During the three-day event, participants engaged in productive discussions involving the Economic Crime and Confiscation Unit from Jersey and the Isle of Man Proactive International Money Laundering Investigation Team. The primary focus was on sharing best practices in preparation for upcoming Moneyval assessments.

    An important outcome of the meeting was the establishment of a dedicated subgroup that integrates tax authorities from all four jurisdictions. This initiative aims to foster greater cooperation between tax authorities and FIUs, enabling them to combat serious tax-related crimes and sophisticated fraud schemes that result in substantial illicit gains.

    The participants discussed other matters, including:

    The formation of this sub-group represents an encouraging step, showcasing the commitment of each jurisdiction to equip themselves with comprehensive financial intelligence and mechanisms to target criminals and illicit proceeds.

    It also serves as a collaborative platform for sharing knowledge and experiences, allowing the four jurisdictions to work collectively towards their objectives.

    Recognising the significance of international cooperation in combating money laundering, financial terrorism, and proliferation, the Forum emphasises the importance of collaboration, providing a vital avenue for identifying and addressing criminal activities effectively. The Forum members share common values, face similar challenges, and closely collaborate on issues of mutual importance.

    Lynette Chaudhary, Director of Sovereign Tax Services, welcomes the Forum’s continued commitment to strengthening its framework and expanding collaboration. Emphasising the collaborative approach would facilitate closer working and knowledge sharing within the quad, and aid in the fight against financial crime.

    New Tax Association in Gibraltar

    The Gibraltar Association of Tax Advisers (GATA) was formally launched in mid-February 2023. The main objective of GATA is to:

    Tax Advisers play an important role in the administration of the tax system and many taxpayers choose to use their services to assist them with their tax compliance and planning.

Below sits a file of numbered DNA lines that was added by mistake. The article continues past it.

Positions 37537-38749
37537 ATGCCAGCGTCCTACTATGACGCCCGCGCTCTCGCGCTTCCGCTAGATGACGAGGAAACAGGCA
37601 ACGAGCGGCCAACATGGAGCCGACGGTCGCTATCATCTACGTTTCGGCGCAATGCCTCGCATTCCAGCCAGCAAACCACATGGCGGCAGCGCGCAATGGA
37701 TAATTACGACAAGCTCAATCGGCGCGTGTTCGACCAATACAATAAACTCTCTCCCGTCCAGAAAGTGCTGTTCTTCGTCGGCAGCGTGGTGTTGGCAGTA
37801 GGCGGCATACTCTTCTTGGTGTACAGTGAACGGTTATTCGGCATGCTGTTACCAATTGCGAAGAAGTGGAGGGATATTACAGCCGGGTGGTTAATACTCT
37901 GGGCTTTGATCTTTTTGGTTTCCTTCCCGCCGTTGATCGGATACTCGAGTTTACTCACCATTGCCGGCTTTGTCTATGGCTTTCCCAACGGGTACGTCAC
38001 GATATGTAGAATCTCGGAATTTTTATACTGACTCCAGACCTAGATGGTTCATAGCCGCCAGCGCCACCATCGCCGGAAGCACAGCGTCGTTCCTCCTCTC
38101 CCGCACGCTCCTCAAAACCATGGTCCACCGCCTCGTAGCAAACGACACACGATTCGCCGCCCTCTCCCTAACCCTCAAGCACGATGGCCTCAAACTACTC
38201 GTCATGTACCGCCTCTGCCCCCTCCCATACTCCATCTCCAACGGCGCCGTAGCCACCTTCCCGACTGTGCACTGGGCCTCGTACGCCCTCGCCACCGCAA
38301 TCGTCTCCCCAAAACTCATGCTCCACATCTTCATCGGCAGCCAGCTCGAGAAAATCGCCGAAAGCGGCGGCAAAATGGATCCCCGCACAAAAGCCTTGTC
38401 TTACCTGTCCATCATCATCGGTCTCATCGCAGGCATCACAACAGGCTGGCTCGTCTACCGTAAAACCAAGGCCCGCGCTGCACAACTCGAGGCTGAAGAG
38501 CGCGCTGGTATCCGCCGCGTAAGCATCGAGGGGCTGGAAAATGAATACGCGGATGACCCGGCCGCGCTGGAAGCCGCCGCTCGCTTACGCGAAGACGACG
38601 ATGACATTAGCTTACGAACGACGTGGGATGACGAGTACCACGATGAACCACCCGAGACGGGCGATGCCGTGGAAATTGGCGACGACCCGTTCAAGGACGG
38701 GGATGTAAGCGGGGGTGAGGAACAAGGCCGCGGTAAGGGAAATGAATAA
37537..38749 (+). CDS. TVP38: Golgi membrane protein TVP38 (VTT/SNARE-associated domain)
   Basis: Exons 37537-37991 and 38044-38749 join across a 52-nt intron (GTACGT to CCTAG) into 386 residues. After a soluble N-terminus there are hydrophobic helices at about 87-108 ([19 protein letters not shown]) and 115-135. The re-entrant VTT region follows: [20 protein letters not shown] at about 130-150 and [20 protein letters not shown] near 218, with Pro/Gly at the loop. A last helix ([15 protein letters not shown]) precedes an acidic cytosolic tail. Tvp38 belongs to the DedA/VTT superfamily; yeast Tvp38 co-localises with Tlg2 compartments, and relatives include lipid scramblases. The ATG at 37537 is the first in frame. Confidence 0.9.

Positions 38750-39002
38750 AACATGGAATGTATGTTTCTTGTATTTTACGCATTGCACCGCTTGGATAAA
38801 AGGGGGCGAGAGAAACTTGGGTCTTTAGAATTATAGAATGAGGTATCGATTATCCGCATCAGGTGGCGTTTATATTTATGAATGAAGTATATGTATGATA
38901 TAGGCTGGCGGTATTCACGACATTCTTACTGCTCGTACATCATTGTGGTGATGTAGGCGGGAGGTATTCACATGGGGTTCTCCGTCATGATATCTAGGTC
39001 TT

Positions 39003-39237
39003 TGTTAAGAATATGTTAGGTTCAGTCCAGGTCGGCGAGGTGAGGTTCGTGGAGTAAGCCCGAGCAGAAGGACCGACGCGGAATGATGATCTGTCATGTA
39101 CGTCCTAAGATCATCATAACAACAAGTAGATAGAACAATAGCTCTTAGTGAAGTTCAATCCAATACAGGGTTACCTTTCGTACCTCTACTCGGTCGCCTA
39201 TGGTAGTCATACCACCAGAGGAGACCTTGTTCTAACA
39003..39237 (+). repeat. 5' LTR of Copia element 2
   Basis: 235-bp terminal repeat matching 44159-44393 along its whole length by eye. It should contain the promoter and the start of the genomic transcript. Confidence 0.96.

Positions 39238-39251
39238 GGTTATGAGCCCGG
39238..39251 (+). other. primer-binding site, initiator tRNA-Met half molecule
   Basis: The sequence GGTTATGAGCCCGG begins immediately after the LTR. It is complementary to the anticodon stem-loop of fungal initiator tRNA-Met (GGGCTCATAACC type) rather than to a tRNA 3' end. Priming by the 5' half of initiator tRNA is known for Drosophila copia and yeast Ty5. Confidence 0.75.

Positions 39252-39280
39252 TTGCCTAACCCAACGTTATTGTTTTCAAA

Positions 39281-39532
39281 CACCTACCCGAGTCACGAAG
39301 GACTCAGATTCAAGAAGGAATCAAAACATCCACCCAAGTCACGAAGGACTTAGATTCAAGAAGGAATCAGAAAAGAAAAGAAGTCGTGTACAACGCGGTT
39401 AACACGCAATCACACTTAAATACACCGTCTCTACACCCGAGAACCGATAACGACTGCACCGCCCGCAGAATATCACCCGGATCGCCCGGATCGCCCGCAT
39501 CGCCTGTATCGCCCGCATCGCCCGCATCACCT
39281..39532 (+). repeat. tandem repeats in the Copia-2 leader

GATA believes that it will be beneficial to the profession, and to Gibraltar as a whole, for there to be a professional organisation that represents and promotes this distinct profession.
    GATA will provide specialist tax support and a local voice for cross-border tax matters impacting Gibraltar.

    In achieving this, GATA aims to work with connected well-established organisations locally, along with building relations between Gibraltar’s tax profession and its international counterparts, most notably the UK’s Chartered Institute of Taxation (CIOT).

    The Chartered Institute of Taxation (CIOT)

    The CIOT is the leading body in the UK for tax professionals whose primary purpose is to promote tax education. One of its key aims is to achieve a more efficient and less complex tax system for all.

    GATA is looking to do something similar in Gibraltar. Its views and recommendations on tax matters will be made on this basis. GATA has met with Gibraltar’s Commissioner of Income Tax, and the CIOT, both resulting in encouraging outcomes.

    GATA is looking to promote education in a variety of ways, both on its own and in conjunction with the CIOT. As a starter, it would like to offer quarterly open tax training seminars.

    These seminars will be designed to cover a broad range of tax topics, from aspects which may be of interest to many taxpayers locally, to others which will focus on technical aspects of the tax regime which may be of more interest to relevant professionals.

    Therefore, GATA is looking to provide a tax education and tax discussion platform. Membership of GATA is open to anyone who:

    The founding members of GATA, whose specialisms cover the many aspects of tax, and represent a variety of local firms, include:

    GATA officers have been elected: the Chair, Grahame Jackson; Education Officer, John Azzopardi; GSA Liaison Officer, Darren Anton; Tax Technical Officer, Paul McGonigal; and Secretary, James Bossino and Marco De La Chica.

    In the first year of operation at least, there is no fee to join GATA. An open invitation stands to all those who meet the entry requirements and who are interested in joining.

    Assistance for the self-employed at Tax Natives

    Owning a business can be an exciting thing as you intimately know the vision and aspirations you hold for it – you have a clear direction in mind, and you can practically see its growth and success.

    And yet, amidst it all, the less exciting tax obligations always stand close by. If you’re self-employed, you are responsible for registering with the relevant authorities and providing various documents for the necessary licences to ensure compliance with employment and tax regulations.